On this trip I discovered that I love food, love Whitney Houston (you know, back before it was cool to love her again) and that I am a super taster (it’s a real thing, seriously).  The one main thing that has had the biggest impact on my life though, started with a stop at the smallest winery in Oregon.  Calamity Hill Vineyard is owned by Tom and Marion Vall, family friends of my travel companion.  We stopped in for a visit around lunchtime shortly after we left Portland and Marion had prepared a feast for us.  Tom gave us a tour of their vineyard and their olive grove, the garden, the chicken coup and their tasting room while Marion finished getting the food together.  She made so many dishes, each of them lovingly prepared with produce fresh from her garden, eggs fresh from their hens that morning, and the remaining ingredients were mostly, if not all, procured from other locals in the area.  As we ate food, sipped wine, enjoyed the scenery and had some great conversation, we ate… and ate… and ate some more.  I can’t remember another time when I ate so much food for lunch but I just couldn’t help myself.  Each dish was so simple yet fresh, crisp and full of flavour.  I’m not entirely sure what it was about the food on that trip but once we hit Oregon my tastebuds came to life and I was experiencing magic about food that I hadn’t know existed.

One of the dishes that Marion had prepared was red and golden beets tossed with olive oil and possibly some fresh herbs.  To give you a bit of history on my perception of beets,  my entire life I have hated them.  While others around me like my mom and countless other relatives loved them and find them sweet, I found them bitter and well, for lack of a better word, icky.  Even still, out of politeness in front of strangers, I put some beets on my plate and decided to choke them back and wash them down with large sips of wine, all the while keeping my face from grimacing as they went down.  It was a solid plan.  I did that for a few bites but then realized I wasn’t really needing to use as much wine as I originally thought and my face wasn’t twisting into something unrecognizable as I swallowed.  I started to taste, maybe even savour the beets and realized two things… 1.) maybe beets weren’t my enemy as originally believed and 2.) golden beets are pretty damn awesome.  I was shocked… and I really do mean shocked.  I think I annoyed my friend who was with me the rest of the trip whenever I brought beets up after that lunch.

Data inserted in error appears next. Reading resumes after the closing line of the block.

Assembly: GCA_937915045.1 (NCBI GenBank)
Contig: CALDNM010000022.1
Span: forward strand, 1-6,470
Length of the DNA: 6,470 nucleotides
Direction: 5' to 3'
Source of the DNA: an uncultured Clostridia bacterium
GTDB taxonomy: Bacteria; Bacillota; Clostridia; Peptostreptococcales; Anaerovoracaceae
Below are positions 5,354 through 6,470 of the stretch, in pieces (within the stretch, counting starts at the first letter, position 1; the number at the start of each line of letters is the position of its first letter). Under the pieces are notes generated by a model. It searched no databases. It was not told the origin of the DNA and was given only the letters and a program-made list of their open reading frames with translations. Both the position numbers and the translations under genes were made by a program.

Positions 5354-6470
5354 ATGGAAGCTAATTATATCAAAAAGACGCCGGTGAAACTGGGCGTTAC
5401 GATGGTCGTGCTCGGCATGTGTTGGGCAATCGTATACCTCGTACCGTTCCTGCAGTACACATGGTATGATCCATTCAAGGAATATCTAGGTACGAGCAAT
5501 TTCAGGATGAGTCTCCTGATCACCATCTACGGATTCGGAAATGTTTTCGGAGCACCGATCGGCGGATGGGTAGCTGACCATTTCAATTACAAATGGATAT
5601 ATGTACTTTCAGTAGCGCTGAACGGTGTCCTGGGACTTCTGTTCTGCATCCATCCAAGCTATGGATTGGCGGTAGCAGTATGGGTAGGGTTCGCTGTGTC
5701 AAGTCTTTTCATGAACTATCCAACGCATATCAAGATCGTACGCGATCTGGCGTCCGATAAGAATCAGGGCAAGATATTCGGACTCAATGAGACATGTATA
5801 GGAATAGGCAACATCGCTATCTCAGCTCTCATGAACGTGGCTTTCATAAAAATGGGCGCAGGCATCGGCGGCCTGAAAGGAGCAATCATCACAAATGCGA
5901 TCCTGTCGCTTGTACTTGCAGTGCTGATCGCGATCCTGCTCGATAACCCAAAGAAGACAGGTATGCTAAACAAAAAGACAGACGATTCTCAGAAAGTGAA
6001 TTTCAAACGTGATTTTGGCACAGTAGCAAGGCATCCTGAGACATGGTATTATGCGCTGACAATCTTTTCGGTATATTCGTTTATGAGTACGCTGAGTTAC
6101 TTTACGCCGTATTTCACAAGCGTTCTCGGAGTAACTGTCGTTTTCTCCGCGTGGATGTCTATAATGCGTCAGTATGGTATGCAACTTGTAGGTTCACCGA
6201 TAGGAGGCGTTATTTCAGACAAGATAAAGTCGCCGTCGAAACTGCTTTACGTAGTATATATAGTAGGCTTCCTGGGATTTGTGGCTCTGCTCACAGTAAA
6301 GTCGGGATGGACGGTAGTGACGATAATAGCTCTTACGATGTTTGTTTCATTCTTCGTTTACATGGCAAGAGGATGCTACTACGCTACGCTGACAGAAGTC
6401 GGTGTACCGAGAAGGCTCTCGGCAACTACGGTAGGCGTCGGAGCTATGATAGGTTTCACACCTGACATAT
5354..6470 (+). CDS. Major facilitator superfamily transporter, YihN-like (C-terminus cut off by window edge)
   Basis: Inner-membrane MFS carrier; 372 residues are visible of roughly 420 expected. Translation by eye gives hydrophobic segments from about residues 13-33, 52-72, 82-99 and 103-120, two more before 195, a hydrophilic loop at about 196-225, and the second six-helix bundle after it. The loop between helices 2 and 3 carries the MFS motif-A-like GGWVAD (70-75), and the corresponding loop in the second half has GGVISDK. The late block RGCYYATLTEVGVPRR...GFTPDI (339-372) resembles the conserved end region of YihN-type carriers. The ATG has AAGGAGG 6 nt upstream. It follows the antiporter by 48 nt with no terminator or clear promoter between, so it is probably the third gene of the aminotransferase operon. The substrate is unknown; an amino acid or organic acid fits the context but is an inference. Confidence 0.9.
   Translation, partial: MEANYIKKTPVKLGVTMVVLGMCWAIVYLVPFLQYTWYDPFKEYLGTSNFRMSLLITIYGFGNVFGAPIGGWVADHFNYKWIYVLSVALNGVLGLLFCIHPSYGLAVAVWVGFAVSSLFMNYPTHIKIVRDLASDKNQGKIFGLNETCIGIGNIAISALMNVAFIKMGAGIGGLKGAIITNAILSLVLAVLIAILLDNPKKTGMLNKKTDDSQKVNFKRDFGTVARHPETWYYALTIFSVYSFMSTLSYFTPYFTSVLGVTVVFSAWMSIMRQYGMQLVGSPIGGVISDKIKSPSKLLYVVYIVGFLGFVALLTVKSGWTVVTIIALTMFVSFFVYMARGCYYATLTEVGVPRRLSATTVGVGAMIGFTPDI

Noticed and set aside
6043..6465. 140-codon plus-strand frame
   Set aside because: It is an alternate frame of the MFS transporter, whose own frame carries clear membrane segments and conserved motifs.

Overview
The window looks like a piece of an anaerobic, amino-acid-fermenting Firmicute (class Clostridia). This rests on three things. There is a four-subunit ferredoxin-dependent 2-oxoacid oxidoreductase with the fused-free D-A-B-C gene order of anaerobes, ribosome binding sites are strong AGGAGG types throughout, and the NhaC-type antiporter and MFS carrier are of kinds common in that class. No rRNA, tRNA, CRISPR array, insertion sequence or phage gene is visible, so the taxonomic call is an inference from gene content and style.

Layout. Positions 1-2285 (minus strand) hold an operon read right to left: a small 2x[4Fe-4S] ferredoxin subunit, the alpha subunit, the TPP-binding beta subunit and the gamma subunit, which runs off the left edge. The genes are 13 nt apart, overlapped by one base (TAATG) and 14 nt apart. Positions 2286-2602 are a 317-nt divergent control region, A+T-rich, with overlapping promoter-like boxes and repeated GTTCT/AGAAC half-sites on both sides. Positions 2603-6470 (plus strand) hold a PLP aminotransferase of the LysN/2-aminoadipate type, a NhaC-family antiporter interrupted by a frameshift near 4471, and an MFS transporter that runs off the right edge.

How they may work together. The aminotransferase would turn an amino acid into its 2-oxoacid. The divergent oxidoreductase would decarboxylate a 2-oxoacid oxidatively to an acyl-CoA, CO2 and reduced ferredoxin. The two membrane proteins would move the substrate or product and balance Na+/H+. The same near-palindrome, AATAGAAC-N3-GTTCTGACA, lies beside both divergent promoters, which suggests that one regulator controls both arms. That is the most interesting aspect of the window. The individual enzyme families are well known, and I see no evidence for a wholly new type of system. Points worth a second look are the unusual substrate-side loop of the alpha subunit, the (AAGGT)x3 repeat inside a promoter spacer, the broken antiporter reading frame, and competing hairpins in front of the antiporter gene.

I tried beets a few more times along the way on that trip and I didn’t really like them as much as I had at Calamity Hill.  I couldn’t really quite understand what it was about Marion’s dish that made it so much better than all the other beets that I had before and after that.  On the way back home, we stopped into Calamity Hill  to drop off a “Thank You” bottle of wine from our travels.  Tom told us then that we should stop into Red Ridge Farms on our way out to pick up some olive oil.  We did and I experienced a moment that has changed me forever.

Red Ridge Farms has a beautiful little nursery where you can buy herb plants, olive trees, etc and a store where you can browse for oils and gifts.  Most importantly, you can actually taste their oils before you buy them which was a real eye opener for me.  I was floored at how different each oil was and also how flavourful they were.  I slowly started to realize that it was the olive oil that had made the beets palatable to me.  Just like the right wine can make or break a recipe, so can the right olive oil.  They are not all equal and I will challenge anyone who says olive oil is olive oil.  They were more expensive than what I’d been used to spending on olive oil but I was definitely ok with that given the quality was so much better (more on that in another post).  I only wish though that I knew the proper way to taste oils but that info will come in a later post as well.  I ended up buying three different oils and some extras for gifts.  When they eventually ran out, I went on a quest in my local area to find a replacement.  A whole new world was beginning to unfold before me and that, folks, is start of my “crush” on olive oil.

Since that day, my fascination with olive oil has continued to grow and as I learn more, I’ll share more with the rest of you.  So, as you may have guessed, this blog will serve as an outlet to express my love of olive oil, real olive oil in my quest convert new olive oil lovers as well.

(For those of you who don’t know already, “the crush” in the olive oil world refers to the extraction or milling of olives to make olive oil.)